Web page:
ZURICH (Reuters) - GAM Holding (GAMH.S) has finished liquidating the absolute return bond funds (ARBF) linked to a sacked senior executive, a move seen by analysts as the first stage in rebuilding confidence in the Swiss asset manager.
The repayment to customers - at an average of 100.5% of net asset value - could ease a potential takeover of the Zurich-based company and its search for a permanent chief executive, analysts said.
GAM’s interim CEO David Jacob thanked clients for their patience since the liquidation process began last September.
“We are fully focused on further stabilising the business for future growth, executing our restructuring programme and delivering value for our clients and shareholders,” he said.
GAM was hit by an investor exodus after it suspended and then fired Tim Haywood for breaching company rules. Haywood has vowed to clear his name.
The company decided to wind down the 11 billion Swiss francs (£8.98 billion) in ARBF investments Haywood oversaw and has now received the proceeds which will be returned to clients by the end of July.
Analysts saw the move as a positive for GAM, whose shares plunged 75% last year, because it removed the risk of potential legal action by disgruntled clients.
“The small risk of legal action has now disappeared. These funds could have been a deal-breaker for someone looking to buy GAM, but now it’s been resolved,” said Michael Kunz, an analyst at Zuercher Kantonalbank.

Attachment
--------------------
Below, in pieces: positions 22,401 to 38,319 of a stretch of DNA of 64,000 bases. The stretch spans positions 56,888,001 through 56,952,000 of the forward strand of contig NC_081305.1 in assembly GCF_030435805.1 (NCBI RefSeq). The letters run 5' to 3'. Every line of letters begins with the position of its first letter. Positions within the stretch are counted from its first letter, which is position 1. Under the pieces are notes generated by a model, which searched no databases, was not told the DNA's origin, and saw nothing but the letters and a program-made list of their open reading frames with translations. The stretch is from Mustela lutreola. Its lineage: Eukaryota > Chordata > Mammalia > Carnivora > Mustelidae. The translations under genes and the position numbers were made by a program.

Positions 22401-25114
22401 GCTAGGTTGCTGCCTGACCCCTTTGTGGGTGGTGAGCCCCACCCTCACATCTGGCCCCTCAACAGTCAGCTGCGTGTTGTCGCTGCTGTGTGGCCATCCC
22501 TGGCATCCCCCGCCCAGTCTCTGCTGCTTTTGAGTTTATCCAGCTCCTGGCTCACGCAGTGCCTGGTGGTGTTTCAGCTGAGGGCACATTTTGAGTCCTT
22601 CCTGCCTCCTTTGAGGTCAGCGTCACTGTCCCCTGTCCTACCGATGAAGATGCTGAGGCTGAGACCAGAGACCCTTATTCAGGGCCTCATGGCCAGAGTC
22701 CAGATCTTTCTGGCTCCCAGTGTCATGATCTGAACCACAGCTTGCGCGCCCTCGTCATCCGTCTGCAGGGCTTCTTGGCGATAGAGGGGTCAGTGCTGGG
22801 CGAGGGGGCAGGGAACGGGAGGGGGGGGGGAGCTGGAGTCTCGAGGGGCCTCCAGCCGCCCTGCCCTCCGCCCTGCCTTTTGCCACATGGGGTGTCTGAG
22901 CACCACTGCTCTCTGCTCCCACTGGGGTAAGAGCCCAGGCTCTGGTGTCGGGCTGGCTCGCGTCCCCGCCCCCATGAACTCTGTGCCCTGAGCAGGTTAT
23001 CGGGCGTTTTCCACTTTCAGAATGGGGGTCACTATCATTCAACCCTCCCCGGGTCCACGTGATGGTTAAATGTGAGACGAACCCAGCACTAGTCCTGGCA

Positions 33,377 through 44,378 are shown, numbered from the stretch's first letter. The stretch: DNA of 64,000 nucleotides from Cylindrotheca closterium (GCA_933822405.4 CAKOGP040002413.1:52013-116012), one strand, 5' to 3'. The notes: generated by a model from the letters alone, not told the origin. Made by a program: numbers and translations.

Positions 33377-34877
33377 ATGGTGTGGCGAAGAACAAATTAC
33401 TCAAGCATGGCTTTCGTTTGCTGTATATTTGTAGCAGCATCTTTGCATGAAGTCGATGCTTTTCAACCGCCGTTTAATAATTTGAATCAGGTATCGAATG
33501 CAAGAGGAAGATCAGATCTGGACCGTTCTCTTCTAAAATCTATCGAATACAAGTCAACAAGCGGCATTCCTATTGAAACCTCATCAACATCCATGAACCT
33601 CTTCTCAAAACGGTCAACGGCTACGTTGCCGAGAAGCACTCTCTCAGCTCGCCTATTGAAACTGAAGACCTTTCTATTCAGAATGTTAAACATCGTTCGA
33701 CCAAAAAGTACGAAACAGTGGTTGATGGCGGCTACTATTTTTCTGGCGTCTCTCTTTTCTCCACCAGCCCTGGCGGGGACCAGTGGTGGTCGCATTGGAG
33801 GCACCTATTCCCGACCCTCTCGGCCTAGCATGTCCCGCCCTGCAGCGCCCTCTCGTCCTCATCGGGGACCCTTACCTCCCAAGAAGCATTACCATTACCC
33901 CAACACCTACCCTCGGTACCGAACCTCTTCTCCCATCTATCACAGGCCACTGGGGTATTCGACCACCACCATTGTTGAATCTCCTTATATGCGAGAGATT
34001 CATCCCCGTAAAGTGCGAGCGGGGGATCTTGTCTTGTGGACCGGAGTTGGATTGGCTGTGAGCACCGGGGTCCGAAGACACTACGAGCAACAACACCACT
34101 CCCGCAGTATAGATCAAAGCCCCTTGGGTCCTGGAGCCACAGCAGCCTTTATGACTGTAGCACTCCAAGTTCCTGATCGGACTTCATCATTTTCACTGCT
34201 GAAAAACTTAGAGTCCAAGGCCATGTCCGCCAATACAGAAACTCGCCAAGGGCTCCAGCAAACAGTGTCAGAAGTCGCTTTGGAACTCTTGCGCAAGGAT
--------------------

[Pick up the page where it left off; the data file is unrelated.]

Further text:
He said the chance of GAM attracting a buyer without settling the funds issue was “close to zero,” although it was still a long shot a buyer could be found.
“GAM doesn’t have many assets left and they are spread around across many different asset classes,” Kunz said.
GAM, which is due to report its earnings on July 30, said last week its assets under management had stabilised at around 136 billion francs, still down from 163.8 billion in June 2018.
Andreas Venditti, an analyst at Bank Vontobel, said repaying the money was the first stage of restoring confidence among investors by showing the company had taken care of them and not caused them losses.
“It was a prerequisite for rebuilding confidence and now they have to prove they can still perform with the funds they still have,” he said.
It could also help the search for a permanent CEO to replace David Jacob, who has been leading since November.
“The next interesting stage will be who they appoint as their permanent CEO. I would be surprised if they brought in a high profile external candidate just for the company to be taken over a few months later,” Venditti said.
Reporting by John Revill; Editing by Shri Navaratnam and Mark Potter